There aren’t a lot of things that stay in style for centuries—but music is one of them! Some pieces of classical music that were composed hundreds of years ago are still known and loved today. If you’re looking for music listening tips, start by familiarizing yourself with these three essential pieces.
1. Johann Pachelbel’s “Canon in D”
If you’ve been to many weddings, chances are you’ve heard this song. But don’t let having some familiarity with the composition stop you from really listening to it and savoring each beautiful note. “Canon in D” has a long history, originating in the late 17th century but not being published until the early 20th century—and it’s still going strong in the 21st century!
This song has some similarities to the French folk song “Frère Jacques” but with more melody changes and complexity. While the song didn’t become a wedding standard until recent years, some have speculated that Pachelbel wrote it as a gift to his pupil who was actually Johann Sebastian Bach’s brother.
2. Ludwig van Beethoven’s “Für Elise” (Bagatelle No. 25 in A Minor)
Although most people today know this piece of classical music as “Für Elise” (the German of “for Elise”), even the name is disputed. Some think that the title should actually be “Für Therese.” The confusion lies in the fact that this is one of Beethoven’s works that was never published during his lifetime. Instead, the world had to wait until 1827 when the composer had been dead for 40 years to hear it.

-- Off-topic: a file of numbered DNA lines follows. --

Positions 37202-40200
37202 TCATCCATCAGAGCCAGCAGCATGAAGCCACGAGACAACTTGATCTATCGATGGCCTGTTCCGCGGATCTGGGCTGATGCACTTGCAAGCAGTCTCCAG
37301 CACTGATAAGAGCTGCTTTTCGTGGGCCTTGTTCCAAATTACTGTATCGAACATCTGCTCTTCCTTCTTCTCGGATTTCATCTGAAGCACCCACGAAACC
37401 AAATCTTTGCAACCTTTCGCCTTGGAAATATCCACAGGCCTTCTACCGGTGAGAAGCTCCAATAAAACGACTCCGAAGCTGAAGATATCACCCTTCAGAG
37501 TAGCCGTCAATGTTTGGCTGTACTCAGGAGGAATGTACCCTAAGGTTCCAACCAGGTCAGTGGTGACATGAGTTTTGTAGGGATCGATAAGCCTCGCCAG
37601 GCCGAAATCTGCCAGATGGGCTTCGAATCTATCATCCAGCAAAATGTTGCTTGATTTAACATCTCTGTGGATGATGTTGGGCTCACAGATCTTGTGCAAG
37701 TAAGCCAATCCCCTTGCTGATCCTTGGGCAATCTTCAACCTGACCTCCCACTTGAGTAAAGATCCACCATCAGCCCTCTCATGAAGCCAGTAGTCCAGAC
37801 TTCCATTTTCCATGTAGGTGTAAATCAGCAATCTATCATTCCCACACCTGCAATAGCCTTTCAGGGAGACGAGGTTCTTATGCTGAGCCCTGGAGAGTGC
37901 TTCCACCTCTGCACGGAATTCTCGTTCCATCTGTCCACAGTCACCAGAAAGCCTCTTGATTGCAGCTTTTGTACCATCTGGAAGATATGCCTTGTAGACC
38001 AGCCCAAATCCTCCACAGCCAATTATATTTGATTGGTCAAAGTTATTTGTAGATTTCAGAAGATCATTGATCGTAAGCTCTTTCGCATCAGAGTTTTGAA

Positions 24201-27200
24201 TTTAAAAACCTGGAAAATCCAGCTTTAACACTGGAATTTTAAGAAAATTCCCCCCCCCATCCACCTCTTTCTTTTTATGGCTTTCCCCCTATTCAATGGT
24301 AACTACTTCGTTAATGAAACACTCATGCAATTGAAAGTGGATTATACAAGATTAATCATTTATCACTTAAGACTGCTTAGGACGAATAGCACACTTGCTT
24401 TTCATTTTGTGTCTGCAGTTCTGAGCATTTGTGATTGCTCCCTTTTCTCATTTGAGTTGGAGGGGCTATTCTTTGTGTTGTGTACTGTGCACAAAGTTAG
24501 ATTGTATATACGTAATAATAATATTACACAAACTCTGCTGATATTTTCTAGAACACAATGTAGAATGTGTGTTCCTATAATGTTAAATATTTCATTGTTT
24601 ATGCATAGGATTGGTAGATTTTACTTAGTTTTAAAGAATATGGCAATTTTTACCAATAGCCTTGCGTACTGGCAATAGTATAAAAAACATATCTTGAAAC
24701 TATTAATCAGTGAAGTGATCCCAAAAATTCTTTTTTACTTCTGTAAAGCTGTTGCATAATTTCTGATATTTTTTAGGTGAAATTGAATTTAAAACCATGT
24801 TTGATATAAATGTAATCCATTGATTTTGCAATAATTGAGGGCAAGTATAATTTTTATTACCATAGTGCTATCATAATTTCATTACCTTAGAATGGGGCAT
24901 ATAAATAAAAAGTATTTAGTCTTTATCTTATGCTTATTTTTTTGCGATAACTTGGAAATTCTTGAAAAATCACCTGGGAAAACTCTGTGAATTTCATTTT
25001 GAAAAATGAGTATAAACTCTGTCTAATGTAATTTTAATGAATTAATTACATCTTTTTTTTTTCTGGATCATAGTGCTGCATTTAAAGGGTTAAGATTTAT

If the name of the piece is indeed “Für Therese,” many have deduced that the song was likely dedicated to Therese Malfatti who Beethoven at one point proposed to. Those who argue for “Elise” wonder if the song could have been an homage to German soprano Elisabeth Röckel who Beethoven fell in love with after she appeared in one of his operas.
No matter the true origin of this song, its tune is instantly recognizable. Although the melody is fairly simplistic, it will easily get stuck in your head!
3. Johann Strauss II’s “The Blue Danube”
If hearing this song makes you want to get up and dance, you’re not alone. This is one of Strauss’s most beloved dance pieces. It’s one of the many reasons he’s known as the “waltz king.” This complex melody is actually five different waltzes interwoven. It’s also known for being Austria’s second national anthem!
Although the song is meant to be happy, it was born of struggle following Austria’s defeat in the Seven Weeks War and a subsequent economic collapse. Strauss drew inspiration from a poem by Karl Isidor Beck that included the line “By the Danube, beautiful blue Danube” to compose something to boost spirits. Strauss’s first performance of the piece included humorous lyrics written by Josef Weyl and wasn’t well received. But later when Strauss removed the lyrics and only played it orchestrally, the song’s popularity took off.
Indulge in Classical Music with Music Box Attic
Can’t get enough of these musical masterpieces? Each one of them is available in the Music Box Attic listening library. That means you can select them as your music of choice for any music box. This will give you a stunning artifact for your home that sounds as amazing as it looks!